Natural remedies prove surprisingly fruitful against effects of smoky air

September 5, 2021 — by Lynn Dai
Photo by Lynn Dai
With a regular intake of water and the addition of these remedies to your meals, you’ll feel as cool as a cucumber.

As smoke from the Caldor and Dixie fires clouded skies and tinged sidewalks orange recently, I found myself having a coughing fit. My throat felt drier than sandpaper. Despite drinking the recommended eight glasses of water per day, my parched throat refused to be soothed.

Over the week of Aug. 16, AQI levels soared above 120, reaching levels so unhealthy that my girls’ cross country practice was canceled twice. Still, I jogged in the sweltering summer heat for upwards of 30 minutes nearly every day to keep up with my training. 

Swallowing felt like a knife pricking at my throat, and I only got through each run by imagining the temporary relief that water would offer. 

That was, until I discovered an unexpected remedy for my perpetually parched throat: cucumber.

Cucumbers are 96 percent water and thus commonly used for their hydrating properties, from relieving headaches to alleviating puffy eyes. They are also a plentiful source of potassium, an electrolyte that attracts water and nutrients into cells. However, there are other theories as to why they act as panaceas for dry throats. 

The Five Elements theory of Chinese medicine relates water, wood, fire, earth and metal with the seasons, each of which corresponds to an internal organ. Dry weather combined with autumn, the season corresponding to metal, indicates a time for healing the lungs, nose and skin.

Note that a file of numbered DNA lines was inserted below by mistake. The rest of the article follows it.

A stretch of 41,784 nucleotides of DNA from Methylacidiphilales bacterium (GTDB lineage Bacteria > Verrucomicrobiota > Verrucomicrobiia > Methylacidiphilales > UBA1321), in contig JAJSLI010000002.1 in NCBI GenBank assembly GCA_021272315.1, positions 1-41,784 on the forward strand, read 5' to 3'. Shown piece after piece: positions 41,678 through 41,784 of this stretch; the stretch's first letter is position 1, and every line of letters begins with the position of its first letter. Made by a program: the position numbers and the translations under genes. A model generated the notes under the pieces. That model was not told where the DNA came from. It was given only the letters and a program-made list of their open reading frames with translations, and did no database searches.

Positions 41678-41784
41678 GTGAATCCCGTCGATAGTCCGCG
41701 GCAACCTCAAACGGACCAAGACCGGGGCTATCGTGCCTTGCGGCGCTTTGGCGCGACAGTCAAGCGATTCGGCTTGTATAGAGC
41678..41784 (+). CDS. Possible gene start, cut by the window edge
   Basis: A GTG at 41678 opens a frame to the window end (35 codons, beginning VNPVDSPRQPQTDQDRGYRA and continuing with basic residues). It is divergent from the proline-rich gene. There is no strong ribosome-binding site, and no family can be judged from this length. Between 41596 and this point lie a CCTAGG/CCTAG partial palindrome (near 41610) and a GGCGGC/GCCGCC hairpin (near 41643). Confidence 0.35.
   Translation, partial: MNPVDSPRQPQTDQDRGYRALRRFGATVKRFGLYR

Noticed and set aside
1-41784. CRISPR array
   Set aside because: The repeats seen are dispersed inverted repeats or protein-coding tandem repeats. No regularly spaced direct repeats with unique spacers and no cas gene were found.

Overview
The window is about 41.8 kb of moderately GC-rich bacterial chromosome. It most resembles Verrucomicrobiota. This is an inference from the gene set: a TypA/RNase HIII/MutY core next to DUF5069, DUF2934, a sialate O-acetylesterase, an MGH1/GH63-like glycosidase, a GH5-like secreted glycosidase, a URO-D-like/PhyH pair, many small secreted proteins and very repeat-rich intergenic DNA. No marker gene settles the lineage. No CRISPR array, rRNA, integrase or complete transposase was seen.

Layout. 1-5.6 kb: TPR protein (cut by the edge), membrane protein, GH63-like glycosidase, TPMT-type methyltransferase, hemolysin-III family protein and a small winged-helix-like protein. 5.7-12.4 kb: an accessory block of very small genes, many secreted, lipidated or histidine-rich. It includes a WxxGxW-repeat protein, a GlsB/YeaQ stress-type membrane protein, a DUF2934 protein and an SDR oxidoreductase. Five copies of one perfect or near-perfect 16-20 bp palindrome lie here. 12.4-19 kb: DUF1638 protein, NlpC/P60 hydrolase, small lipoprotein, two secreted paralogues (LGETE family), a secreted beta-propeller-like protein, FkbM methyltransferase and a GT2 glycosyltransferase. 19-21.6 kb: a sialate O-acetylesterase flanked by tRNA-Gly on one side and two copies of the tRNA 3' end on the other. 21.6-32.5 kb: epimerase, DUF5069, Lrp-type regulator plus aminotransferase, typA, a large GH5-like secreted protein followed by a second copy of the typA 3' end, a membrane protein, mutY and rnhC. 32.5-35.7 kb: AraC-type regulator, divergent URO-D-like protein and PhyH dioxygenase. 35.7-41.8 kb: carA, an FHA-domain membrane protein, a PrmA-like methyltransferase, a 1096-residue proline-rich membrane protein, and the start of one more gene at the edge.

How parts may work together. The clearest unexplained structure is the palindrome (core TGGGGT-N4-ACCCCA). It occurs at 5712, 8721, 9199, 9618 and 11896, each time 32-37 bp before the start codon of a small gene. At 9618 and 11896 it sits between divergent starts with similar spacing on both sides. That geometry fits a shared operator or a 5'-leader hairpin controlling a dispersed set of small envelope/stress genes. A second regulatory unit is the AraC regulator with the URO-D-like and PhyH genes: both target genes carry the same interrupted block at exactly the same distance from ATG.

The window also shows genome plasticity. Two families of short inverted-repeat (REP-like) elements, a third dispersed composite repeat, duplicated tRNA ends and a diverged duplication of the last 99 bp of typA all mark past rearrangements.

While cucumbers have been noted for their detoxifying properties, other foods purportedly clean, hydrate and heal the lungs. Loquats and figs are known to relieve cough and nourish the heart and lungs, and pears are said to be a cure-all. In fact, many Asian countries like China use loquats as the key ingredient in cough drops and syrups.

Once I discovered the soothing superpowers of cucumbers, I started eating them on a more regular basis of three to four per week. With the addition of an average daily intake of six glasses of water (or 48 ounces) ensured by a water bottle at my desk, my throat didn’t feel as dry as it had been mid-August.

In addition to a parched throat, the smoky air also induced coughing, much akin to the regular coughing fits I used to have every winter. 

In the past, I tried various prescriptions from doctors as well as remedies my grandmother swore by — which I mostly enjoyed for their sugary taste — but none seemed to work until my grandmother began boiling pears for me every other night. Gradually, my coughs got better until they disappeared about six years ago.

Other household remedies have proven to be just as effective. Honey, for example, is one of the most widely used ingredients in cough drops, and for good reason — it’s a natural cough suppressant and its soothing texture helps relieve a sore, itchy throat.

In terms of beverages, green, lemon and grapefruit tea all detoxify blood, relieve cough, reduce phlegm and nourish the lungs. Known as one of the most hydrating beverages when consumed in moderation with one to two cups per day, green tea also helps to prevent cancer and lower blood lipids.

Personally, I have found lemon tea and several nighttime teas, including chamomile and green tea, to be incredibly effective in quenching thirst and helping with relaxation. Their benefits are noted to extend far beyond the placebo effect of calming tea time rituals.

Regardless of whether you believe in them or not, these treatments have withstood the test of time and are worth giving a shot, especially if you plan on going outside. Alternatively, invest in a treadmill.

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